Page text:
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ASA announce stricter controls on stereotypical gender representations within advertising


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The advertising standards authority (ASA) have announced from 2018 they will be enforcing stricter controls on stereotypical gender representations within advertising.

While we will still see women cleaning and men engaging in DIY in our advertisements, no longer will a specific gender be represented in a manner which is considered offensive or harming.

According to the ASA, such ads negatively reinforce gender stereotypes, creating gender inequality and can potentially create long lasting negative effects upon social, economic and emotional values. Their report found that such advertisements can limit the overall potential of individuals and groups within society.

In their report, the ASA said that current advertising regulations are strict on ensuring advertising should not cause serious widespread harm or offence; one such example being their CAP codes to protect women from sexualisation and objectification. No regulations currently exist to address the issue of gender stereotyping.

Such examples of ads which would be deemed harmful under new regulations include:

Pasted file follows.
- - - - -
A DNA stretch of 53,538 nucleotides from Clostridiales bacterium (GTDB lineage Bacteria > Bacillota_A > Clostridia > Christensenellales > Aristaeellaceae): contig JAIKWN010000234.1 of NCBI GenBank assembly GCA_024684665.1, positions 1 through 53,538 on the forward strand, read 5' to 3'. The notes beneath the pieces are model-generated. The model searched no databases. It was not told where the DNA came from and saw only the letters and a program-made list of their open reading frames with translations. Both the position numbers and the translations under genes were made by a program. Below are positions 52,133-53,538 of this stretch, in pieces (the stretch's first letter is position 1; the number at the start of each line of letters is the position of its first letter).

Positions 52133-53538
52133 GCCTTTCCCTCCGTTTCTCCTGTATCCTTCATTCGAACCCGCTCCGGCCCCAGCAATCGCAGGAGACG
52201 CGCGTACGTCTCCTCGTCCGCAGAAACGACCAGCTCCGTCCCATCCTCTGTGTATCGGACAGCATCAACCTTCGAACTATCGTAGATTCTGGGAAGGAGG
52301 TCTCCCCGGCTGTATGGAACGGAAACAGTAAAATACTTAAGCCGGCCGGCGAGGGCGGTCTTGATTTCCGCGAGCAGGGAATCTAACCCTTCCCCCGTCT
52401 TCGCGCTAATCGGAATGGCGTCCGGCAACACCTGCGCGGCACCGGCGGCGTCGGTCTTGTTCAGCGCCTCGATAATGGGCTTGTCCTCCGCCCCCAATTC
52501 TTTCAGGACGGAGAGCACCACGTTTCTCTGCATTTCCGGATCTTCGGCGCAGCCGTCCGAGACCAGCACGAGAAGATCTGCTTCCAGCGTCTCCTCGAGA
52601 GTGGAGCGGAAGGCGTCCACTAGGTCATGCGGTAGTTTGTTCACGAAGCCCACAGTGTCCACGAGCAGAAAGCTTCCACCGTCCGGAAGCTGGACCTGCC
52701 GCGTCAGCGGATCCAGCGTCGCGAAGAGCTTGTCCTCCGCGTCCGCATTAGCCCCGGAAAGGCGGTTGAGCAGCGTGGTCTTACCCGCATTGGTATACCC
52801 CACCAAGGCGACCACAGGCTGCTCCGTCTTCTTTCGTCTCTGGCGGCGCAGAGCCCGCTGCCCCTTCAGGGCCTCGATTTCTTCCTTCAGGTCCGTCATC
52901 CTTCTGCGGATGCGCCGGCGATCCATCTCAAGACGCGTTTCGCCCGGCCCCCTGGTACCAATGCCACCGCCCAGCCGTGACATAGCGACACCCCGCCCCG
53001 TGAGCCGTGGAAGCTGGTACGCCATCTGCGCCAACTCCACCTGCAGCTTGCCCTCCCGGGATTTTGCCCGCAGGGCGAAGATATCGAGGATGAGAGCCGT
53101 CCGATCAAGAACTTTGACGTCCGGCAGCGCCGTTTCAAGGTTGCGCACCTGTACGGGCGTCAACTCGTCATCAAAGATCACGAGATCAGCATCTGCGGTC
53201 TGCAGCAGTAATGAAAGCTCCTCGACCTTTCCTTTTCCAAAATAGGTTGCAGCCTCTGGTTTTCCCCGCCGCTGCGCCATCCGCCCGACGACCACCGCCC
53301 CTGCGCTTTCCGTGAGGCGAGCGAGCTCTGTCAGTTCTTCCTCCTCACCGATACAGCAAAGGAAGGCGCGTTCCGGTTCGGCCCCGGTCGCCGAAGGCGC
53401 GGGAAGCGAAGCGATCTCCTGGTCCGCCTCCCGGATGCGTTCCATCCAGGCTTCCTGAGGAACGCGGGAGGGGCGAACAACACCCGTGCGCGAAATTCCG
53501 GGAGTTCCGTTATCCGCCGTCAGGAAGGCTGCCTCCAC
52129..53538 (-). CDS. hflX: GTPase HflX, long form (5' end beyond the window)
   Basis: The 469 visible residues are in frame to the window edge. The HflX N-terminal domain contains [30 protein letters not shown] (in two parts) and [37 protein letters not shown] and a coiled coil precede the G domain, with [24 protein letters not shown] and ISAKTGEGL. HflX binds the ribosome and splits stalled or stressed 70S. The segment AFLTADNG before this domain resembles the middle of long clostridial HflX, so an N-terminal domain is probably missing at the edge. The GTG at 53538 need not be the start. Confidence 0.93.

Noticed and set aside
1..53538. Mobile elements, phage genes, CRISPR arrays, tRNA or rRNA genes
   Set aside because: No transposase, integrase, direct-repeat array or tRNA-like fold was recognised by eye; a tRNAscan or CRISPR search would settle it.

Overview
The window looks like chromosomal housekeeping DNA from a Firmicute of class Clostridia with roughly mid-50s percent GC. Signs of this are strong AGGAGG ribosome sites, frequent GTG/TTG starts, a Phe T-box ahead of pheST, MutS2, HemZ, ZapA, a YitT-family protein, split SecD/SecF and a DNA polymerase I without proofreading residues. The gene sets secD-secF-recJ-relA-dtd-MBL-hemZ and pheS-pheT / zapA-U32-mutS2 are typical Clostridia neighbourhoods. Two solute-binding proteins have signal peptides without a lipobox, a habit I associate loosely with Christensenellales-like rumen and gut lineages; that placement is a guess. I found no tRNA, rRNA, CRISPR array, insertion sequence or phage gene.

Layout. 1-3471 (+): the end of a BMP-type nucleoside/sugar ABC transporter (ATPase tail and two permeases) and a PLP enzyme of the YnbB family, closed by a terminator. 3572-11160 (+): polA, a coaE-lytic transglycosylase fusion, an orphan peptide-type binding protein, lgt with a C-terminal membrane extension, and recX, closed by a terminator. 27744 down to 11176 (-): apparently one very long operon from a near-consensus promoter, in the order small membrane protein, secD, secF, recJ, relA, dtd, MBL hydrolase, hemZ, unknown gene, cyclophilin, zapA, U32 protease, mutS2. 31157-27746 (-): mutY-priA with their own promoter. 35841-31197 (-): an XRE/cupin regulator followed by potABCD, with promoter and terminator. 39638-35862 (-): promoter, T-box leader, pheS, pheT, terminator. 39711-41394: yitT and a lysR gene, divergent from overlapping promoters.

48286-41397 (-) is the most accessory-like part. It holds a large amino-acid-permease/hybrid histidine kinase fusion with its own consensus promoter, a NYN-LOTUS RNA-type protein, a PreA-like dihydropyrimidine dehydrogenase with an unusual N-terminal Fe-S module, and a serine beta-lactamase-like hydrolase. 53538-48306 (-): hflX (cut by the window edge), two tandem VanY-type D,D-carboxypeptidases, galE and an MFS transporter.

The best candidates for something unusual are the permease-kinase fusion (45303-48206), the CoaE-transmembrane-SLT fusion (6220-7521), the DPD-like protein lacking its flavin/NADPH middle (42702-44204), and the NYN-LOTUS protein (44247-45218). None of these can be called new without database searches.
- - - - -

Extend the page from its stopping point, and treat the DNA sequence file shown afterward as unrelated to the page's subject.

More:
- An ad which depicts family members creating a mess while a woman has sole responsibility for cleaning it up.

- An ad which suggests an activity is inappropriate for a girl because it is stereotypically associated with boys or vice versa.

- An ad that features a man trying and failing to undertake simple parental or household tasks.

Though possibly a little later than some may have wanted, the imposition of new regulations in the advertising sector demonstrates the media industry is responding to changing societal moods and trends. We now live in a society where women are working and consistently demanding for further advancements and equality in their fields, where men are no longer ashamed to say they are a single father, and where children are encouraged to freely engage in activities regardless of stereotypes.

As gender roles are becoming more varied, organisations are having to adapt to reflect such changes, and the faster these changes happen the sooner gender stereotypes will become invalid.

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